Objective Huntington's Disease (HD) is an inherited progressive neurodegenerative disorder, characterised by a triad of motor, cognitive and psychiatric symptoms. Depression is common in patients with HD, but does not correlate well with motor or cognitive measures of disease progression, suggesting that different neuropathological process may be involved. However clinical experience suggests that depressive symptoms in HD are variable and tend to fluctuate from day to day and in response to environmental factors and mental stimulation, suggesting that HD related cognitive changes and impaired motivation might contribute to the aetiology of depressive symptoms. The aim of the present exploratory pilot study was therefore to compare the clinical features of depression in HD with depression in general population.
Method A cross sectional comparison study was completed with 15 depressed Huntington's Disease patients and 15 depressed patients from general population. Recruitment of the participants was based on specific inclusion and exclusion criteria and selected patients with moderate depression. The comparison group was matched for age, sex and Visual Analogue Mood Scores. All subjects in both groups completed the Hospital Anxiety and Depression Scale, Beck Depression Inventory, Test for Anhedonia questionnaire and Montgomery Asberg Depression Rating Scale; the latter was modified for this study with 3 extra questions about environmental susceptibility of low mood.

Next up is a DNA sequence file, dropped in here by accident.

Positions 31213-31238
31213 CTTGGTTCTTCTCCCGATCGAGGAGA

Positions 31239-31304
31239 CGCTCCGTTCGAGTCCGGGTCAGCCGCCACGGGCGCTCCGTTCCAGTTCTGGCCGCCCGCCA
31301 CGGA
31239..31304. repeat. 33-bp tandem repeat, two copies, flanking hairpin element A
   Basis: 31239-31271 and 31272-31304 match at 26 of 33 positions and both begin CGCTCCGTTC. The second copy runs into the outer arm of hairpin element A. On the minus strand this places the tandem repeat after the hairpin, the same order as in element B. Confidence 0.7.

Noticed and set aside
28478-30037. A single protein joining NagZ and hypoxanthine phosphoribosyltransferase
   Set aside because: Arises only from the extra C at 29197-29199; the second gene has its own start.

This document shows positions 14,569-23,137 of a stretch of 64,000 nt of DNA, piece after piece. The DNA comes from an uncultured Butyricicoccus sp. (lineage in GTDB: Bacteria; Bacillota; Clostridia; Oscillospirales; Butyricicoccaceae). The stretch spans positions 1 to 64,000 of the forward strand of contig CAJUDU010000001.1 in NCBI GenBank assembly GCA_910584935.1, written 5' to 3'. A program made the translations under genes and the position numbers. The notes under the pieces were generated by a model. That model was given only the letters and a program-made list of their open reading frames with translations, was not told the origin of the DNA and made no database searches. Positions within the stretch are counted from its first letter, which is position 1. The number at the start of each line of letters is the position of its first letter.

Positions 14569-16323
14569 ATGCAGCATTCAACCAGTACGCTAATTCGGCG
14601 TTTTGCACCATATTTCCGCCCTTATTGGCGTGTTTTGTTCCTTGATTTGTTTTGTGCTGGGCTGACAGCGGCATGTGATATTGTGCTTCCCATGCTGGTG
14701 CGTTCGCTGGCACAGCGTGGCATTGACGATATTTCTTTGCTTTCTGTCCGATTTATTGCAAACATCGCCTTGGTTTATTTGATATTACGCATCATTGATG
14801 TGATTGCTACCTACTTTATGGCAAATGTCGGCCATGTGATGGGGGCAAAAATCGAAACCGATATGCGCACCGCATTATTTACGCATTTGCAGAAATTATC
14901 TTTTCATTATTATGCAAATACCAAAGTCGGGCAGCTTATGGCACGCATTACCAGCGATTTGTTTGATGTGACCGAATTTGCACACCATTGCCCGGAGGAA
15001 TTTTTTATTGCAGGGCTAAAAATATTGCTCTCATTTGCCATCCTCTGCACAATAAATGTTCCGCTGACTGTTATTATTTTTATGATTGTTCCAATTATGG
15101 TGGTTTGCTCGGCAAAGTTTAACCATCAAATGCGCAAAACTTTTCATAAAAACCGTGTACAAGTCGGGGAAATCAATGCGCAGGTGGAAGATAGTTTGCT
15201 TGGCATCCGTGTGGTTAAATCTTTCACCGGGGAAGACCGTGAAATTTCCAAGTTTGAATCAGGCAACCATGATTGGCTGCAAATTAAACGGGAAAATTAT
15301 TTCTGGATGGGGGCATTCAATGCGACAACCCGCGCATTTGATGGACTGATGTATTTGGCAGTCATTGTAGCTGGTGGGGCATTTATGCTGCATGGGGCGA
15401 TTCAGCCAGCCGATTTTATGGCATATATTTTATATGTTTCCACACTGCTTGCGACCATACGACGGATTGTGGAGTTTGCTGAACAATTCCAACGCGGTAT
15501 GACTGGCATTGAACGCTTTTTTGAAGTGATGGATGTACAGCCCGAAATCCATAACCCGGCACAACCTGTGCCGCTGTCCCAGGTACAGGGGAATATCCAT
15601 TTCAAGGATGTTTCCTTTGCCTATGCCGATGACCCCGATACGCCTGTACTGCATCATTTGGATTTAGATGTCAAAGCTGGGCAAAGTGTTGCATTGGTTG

Results The results of the study indicate that there was no significant difference between groups in the clinical features of depression, based on the total score of all the questionnaires used. Depressed patients without HD had significantly higher scorers on the lack of enjoyment (anhedonia) item from the Hospital Anxiety and Depression Scale; however, this was the only significant difference between the groups, and this finding did not survive Bonferroni Correction. There was a trend for concentration difficulties and improvement in mood based on changes in environmental factors to be more pronounced in HD patients, but this difference was not statistically significant based on p values and confidence intervals.
Conclusion We conclude that there is no significant difference in the clinical features of depression in Huntington's disease compared to depressed patients from general population. The overall effect size for the whole study was low to medium and based on the calculations more significant results could be obtained with more than 100 participants in each group in future studies. We plan a further study looking at the pervasiveness of low mood over time in the two groups.
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